‘Between 1941 and 1944, sixteen thousand plucky homing pigeons were dropped in an arc from Bordeaux to Copenhagen as part of ‘Columba’ a secret British operation to bring back intelligence from those living under Nazi occupation……….’
On the banks of the river at Castleford is a deluge of plastic and other litter waiting to be washed down stream to the sea. It may take some time waiting for the next storm and high flood but this sort of mess near the centre of town will surely drift to the sea. I wont go on in this report as it is about Castleford and I have covered several environmental issues recently.
Celebrate instead the 132-yard long S-shaped footbridge that was opened almost 10 years ago (how time and pigeons fly). Held to be a ‘really beautiful piece of architecture … there is a sense of real excitement and movement when you walk across the decks’. (Aliah Syed). After a recent cup of tea in the old Queens mill I asked if a new bridge was near by? The waitress summed it up, ‘there is a bridge but it don’t take you anywhere fancy’. Never the less as a newcomer to the town I thought it looked fancy enough for the start of a regeneration of this very very old area.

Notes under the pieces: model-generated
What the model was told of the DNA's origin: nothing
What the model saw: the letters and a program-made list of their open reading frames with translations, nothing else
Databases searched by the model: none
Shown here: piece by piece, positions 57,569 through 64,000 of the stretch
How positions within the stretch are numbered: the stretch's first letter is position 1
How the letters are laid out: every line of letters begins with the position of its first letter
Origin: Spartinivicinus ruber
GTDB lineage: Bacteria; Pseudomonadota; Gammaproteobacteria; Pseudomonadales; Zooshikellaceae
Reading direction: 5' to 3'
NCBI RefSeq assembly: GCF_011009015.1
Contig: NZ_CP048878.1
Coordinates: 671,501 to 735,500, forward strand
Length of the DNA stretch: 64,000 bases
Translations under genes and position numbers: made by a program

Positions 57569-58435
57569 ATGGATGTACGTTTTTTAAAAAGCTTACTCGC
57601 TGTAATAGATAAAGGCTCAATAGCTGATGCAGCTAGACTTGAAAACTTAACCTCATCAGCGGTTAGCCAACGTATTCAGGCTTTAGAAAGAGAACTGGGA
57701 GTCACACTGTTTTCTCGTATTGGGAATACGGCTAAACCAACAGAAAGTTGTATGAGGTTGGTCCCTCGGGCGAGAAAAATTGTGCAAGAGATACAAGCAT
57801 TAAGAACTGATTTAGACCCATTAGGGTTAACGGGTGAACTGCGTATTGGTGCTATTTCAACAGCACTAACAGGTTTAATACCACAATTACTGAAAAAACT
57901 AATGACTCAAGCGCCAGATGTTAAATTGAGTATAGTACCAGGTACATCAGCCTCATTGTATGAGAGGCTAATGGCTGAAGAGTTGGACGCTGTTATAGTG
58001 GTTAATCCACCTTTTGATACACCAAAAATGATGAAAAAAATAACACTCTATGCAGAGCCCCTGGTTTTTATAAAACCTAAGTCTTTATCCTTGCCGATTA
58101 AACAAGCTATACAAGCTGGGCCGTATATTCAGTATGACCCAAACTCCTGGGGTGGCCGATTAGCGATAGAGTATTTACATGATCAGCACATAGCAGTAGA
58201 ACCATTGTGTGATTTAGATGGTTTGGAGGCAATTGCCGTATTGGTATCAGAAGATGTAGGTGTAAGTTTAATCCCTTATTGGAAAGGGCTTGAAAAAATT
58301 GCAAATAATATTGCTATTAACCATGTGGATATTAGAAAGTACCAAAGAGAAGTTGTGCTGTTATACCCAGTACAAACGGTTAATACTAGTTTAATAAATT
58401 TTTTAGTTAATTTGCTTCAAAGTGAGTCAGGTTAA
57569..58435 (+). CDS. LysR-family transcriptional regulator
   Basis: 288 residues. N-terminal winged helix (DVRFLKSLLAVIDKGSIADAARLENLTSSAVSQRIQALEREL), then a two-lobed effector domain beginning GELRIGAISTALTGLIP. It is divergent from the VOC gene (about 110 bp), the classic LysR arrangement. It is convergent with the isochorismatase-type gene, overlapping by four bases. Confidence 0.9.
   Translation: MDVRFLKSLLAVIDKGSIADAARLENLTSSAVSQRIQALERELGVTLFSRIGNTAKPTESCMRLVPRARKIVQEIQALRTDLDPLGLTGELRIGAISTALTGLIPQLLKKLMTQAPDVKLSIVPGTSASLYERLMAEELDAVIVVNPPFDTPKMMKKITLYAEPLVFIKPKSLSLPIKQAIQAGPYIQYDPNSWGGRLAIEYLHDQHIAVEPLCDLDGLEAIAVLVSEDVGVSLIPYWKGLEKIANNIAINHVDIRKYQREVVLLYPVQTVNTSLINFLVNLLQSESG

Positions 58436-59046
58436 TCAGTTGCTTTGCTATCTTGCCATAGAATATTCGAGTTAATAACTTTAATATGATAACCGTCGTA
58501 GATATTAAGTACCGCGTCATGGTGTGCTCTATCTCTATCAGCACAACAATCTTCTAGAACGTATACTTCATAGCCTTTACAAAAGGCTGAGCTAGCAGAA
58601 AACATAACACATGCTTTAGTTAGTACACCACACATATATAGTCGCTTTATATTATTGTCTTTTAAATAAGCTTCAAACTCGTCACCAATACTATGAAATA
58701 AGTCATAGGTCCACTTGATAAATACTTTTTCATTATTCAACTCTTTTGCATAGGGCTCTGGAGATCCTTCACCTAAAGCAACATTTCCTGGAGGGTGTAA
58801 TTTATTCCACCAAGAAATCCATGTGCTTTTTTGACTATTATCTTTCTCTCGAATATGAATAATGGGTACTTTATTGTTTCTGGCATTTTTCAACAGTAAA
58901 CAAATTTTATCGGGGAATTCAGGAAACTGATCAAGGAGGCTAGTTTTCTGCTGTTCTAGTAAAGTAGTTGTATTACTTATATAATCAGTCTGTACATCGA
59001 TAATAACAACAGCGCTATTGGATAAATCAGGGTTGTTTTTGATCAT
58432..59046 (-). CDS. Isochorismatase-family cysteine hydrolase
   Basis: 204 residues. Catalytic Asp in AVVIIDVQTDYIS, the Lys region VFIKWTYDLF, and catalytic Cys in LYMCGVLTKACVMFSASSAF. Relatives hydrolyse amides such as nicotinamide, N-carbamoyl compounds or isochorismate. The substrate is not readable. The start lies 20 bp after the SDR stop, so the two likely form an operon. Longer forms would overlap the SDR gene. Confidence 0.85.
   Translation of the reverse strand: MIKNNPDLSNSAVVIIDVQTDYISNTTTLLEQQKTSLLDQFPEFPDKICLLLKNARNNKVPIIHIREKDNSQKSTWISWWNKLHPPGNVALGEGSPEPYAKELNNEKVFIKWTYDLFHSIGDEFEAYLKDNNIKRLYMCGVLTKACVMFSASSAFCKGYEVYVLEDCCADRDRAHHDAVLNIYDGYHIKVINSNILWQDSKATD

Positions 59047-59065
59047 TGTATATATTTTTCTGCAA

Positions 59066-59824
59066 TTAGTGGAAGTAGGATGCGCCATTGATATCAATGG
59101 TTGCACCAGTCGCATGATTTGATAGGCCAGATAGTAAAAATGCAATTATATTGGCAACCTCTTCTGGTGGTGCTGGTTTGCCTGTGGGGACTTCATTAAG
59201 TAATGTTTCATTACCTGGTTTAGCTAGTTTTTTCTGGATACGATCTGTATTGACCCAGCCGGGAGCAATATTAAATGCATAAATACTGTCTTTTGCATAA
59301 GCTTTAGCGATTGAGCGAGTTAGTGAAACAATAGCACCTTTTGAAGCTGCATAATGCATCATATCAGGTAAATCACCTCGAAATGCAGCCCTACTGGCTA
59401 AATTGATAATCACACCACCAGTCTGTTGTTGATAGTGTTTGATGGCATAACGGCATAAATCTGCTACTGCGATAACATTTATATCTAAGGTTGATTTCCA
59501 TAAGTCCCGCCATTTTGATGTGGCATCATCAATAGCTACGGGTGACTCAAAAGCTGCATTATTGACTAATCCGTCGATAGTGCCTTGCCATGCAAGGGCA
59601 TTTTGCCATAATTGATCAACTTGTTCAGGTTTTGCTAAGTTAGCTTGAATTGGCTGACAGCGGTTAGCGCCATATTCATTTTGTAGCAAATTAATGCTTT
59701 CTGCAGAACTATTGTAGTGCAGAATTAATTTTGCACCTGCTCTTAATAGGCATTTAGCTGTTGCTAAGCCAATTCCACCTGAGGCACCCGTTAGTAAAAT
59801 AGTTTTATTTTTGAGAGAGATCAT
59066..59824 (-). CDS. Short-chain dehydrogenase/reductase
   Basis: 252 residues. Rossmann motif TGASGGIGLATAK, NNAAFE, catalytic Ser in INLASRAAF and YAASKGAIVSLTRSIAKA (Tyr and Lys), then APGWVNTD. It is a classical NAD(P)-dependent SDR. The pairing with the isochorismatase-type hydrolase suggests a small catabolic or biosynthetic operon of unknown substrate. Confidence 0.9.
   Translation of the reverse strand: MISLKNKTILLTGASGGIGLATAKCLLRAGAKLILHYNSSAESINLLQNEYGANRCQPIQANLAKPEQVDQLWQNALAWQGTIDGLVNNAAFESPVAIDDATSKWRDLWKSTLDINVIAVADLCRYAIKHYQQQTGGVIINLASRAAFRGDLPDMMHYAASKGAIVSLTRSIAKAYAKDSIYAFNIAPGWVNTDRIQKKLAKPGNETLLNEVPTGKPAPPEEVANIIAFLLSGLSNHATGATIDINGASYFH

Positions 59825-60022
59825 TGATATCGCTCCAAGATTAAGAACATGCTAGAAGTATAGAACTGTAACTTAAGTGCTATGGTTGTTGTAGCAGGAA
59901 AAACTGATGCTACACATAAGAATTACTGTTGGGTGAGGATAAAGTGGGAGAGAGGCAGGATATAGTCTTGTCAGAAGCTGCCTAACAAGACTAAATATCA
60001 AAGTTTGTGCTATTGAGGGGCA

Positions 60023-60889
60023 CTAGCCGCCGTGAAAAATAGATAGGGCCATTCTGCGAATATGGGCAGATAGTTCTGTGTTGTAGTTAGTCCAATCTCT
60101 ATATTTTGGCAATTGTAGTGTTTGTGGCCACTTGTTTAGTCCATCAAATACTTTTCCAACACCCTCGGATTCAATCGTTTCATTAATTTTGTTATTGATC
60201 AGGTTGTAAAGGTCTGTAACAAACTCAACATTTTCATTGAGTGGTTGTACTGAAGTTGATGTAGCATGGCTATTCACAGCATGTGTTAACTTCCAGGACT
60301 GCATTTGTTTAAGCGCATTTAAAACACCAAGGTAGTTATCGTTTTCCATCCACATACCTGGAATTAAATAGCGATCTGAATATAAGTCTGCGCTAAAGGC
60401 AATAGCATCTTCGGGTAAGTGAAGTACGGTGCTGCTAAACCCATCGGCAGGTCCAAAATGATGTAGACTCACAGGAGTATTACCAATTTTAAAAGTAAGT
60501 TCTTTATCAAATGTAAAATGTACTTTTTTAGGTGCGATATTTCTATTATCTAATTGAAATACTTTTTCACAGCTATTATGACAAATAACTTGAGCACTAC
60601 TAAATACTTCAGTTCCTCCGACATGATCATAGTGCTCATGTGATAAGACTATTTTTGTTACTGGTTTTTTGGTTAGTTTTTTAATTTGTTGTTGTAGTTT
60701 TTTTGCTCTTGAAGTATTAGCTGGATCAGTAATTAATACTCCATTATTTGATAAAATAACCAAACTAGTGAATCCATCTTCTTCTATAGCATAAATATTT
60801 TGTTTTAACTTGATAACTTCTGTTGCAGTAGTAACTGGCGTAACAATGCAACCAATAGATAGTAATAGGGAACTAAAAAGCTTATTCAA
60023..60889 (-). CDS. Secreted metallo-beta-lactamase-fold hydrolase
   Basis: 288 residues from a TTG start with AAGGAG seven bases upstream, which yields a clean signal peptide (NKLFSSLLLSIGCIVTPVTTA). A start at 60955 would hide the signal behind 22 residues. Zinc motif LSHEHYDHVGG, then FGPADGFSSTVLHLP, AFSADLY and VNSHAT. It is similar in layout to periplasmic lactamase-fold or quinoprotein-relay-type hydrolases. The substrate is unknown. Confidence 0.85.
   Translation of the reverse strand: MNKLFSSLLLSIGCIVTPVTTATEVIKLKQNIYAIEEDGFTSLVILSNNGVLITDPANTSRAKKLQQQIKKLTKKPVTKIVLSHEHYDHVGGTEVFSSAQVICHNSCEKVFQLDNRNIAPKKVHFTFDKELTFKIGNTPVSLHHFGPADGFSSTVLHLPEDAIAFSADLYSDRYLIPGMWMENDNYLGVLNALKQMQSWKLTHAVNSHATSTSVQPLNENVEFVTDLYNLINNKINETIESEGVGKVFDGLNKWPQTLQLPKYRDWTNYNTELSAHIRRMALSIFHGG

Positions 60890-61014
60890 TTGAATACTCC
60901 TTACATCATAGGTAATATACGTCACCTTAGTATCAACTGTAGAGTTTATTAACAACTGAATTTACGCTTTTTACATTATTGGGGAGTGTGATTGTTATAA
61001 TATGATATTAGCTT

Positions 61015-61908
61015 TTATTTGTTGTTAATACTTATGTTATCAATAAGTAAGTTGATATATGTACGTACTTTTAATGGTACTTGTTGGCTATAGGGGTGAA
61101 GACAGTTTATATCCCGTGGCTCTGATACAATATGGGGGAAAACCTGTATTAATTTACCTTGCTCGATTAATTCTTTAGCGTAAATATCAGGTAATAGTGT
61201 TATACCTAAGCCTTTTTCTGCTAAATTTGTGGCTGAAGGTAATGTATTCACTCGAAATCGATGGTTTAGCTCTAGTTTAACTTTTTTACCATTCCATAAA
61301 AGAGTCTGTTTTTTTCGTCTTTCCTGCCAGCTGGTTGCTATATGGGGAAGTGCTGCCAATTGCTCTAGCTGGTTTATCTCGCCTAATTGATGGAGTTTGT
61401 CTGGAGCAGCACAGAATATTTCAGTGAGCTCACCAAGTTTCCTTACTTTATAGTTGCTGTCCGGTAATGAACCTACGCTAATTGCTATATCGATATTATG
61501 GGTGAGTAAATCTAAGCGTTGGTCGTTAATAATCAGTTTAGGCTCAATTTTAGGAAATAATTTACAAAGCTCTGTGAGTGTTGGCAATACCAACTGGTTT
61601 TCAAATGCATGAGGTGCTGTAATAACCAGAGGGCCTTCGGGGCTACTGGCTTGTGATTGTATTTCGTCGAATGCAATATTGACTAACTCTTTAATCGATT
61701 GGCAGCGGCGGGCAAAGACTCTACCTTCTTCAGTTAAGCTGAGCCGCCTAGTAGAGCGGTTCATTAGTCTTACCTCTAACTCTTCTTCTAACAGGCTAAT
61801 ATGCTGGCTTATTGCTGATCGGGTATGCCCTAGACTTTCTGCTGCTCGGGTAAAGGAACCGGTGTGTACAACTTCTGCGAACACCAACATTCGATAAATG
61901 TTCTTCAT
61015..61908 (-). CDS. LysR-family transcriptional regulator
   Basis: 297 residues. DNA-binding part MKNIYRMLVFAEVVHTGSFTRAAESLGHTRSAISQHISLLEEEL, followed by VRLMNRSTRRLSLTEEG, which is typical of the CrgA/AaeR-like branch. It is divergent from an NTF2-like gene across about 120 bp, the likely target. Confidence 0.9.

Aire & Calder Navigation
Leeds and Liverpool Canal – Foulridge to Leeds with the Aire and Calder and Calder and Hebble Navigations from Leeds to Knottingley and Castleford to Sowerby Bridge (Waterways Series)Map
Predominantly a leisure facility the Aire Calder Navigation around Castleford allows large loads of goods to be carried from the Humber ports. With the redeveloped waterfront area in Leeds it joins the Leeds Liverpool canal effectively running right across the county and country. It is also a popular leisure facility for boats, walkers, fishermen and cyclists.